Nurses are important health care providers who are usually the first people you encounter in various medical settings. If you want to know more answer to the question "what do nurses do", read on and find out what role they play in helping patients and other health care professionals. Medical Information
What Do Nurses Do?
Nursing is a field that focuses on providing care for patients, families and communities to promote optimum health, while ensuring cost efficiency. Providing quality healthcare for patients is what nurses do. They function independently from physicians, but cooperate and provide support to the health care team. Their duties may vary, depending on the area they serve, which may range from a basic triage to the operating room.
- At Hospital. Nurses who work in hospitals provide caretopatients round-the-clock. They monitor their vital signs, give them medicine, insert IVs, draw blood when needed, work with doctors and help keep families up to date on the condition of their patients. Nurses may be assigned various duties in the hospital, including assisting doctors during surgery.
- At School. Nurses play an important role in promoting health for children in school. They also take care of kids who have minor problems such as stomach aches, nosebleeds, bumps and bruises. They may also perform screening tests for vision and hearing, as well as common problems such as scoliosis. They teach kids about good nutrition, hygiene and exercise. They may also assist kids who have special conditions such as diabetes by monitoring and teaching them.
- In Community. Nurses who work directly in a community may teach people about managing common health problems like asthma or diabetes. Some may also travel to visit patients at home to provide care if they are too old or sick to go to a clinic.
What Are Types of Nurses in U.S.?
Certified Nursing Assistants (CNA)
To become a Certified Nursing Assistant, one has to take a class for 8-16 weeks and obtain certification. CNAs work under the supervision of Registered Nurses and Licensed Practical Nurses to assist patients with daily activities. CNA classes include classroom learning, practice laboratories and clinical rotations. To qualify for certification, one has to pass a state examination.
Licensed Practical Nurses (LPNs)
To become a Licensed Practical Nurse, one must take a course that includes 18 to 24 months of training and pass the state/national board exams. LPNs perform simple, as well as complex procedures under the supervision of a physician or registered nurse. They can administer basic care, give medications, keep records, take measurements and perform CPR.
Registered Nurses (RNs)
To become a Registered Nurse, one must obtain a degree in nursing (diploma, associate’s, or bachelor's degree), do clinical experience and pass the state board exams. RNs often supervise LPNs, nursing assistants and orderlies. They provide direct patient care and support the care of families and individuals in various health care settings.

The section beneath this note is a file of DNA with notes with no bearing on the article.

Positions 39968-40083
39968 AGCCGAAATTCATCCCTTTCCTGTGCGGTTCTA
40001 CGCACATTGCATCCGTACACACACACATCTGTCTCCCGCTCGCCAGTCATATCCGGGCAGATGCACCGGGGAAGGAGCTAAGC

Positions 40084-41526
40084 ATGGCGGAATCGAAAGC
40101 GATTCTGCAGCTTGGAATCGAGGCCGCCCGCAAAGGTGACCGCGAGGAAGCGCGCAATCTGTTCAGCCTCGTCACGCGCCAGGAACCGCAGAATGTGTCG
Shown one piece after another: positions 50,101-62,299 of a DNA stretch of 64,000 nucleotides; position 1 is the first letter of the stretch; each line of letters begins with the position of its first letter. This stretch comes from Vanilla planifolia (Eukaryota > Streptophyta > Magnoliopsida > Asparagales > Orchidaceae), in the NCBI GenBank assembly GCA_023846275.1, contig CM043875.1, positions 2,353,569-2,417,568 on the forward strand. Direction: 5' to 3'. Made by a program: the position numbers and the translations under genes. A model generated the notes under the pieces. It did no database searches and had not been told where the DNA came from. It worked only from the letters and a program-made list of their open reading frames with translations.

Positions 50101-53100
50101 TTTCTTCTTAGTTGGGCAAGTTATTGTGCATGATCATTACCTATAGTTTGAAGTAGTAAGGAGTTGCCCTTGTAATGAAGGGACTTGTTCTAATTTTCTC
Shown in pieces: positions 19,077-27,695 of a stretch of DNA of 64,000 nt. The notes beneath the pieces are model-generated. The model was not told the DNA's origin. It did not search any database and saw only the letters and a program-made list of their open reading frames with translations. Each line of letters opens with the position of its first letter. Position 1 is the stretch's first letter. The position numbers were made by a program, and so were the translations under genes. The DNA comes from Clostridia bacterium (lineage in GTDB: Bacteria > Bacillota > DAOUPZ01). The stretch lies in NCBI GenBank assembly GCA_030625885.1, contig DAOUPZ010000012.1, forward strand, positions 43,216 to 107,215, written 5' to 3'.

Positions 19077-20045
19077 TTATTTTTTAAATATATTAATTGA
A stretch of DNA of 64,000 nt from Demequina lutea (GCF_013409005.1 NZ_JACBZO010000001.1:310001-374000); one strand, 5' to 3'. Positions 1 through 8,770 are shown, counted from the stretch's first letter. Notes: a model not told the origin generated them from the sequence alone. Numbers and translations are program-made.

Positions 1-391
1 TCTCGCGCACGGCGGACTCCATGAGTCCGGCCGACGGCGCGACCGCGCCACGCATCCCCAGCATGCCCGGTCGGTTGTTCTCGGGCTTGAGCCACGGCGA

Advanced Practice Nurses (APNs)
Registered nurses who want to become APNs must obtain advanced levels of education and skills by taking an advanced degree in nursing and earning additional qualifications. They can become nurse practitioners (NP), certified registered nurse anesthetists (CRNA), certified nurse midwifes (CNM), or clinical nurse specialists (CNS) to perform duties in primary health care, diagnose, prescribe, do research, provide mental health services, and teach other people about certain aspects of health care.
How to Become a Nurse in U.S.
1. Finish Your High School
Any type of nursing degree requires the applicant to obtain decent grades and finish high school first.
2. Help in a Healthcare Arena
If you are serious about becoming a nurse, especially as aCertified Nursing Assistant, it will help if you volunteer to participate in various health care activities.
3. Choose to Be an LPN or an RN
You have to choose what type of nurse to become and take the appropriate licensing exam, which is National Council Licensure Examination (NCLEX-PN for LPNs and NCLEX-RN for RNs).
4. How to Become a Registered nurse (RN)
Majority of the workers engaged in healthcare are RNs. To take the NCLEX-RN examination, you can choose which path fits you:
- Obtain an Associate's Degree in Nursing (ADN), which takes about 2-3 years, and then take the NCLEX exam.
- Obtain a degree in Bachelor of Science in Nursing (BSN), which is a four-year course, and then take the NCLEX exam.
- Obtain a diploma from an approved nursing program, although this is becoming less common.
- Get military training for 2-4 years through an ROTC Nursing program in a university or college.
5. Prepare for the Board Examination
The Board Examination or NCLEX-RN consists of a series of questions to test your knowledge in different domains. You are given a maximum of five hours to complete the exam. Study hard, and if you pass, congratulate, you become a qualified nurse!
The video below gives you more information about becoming RNs: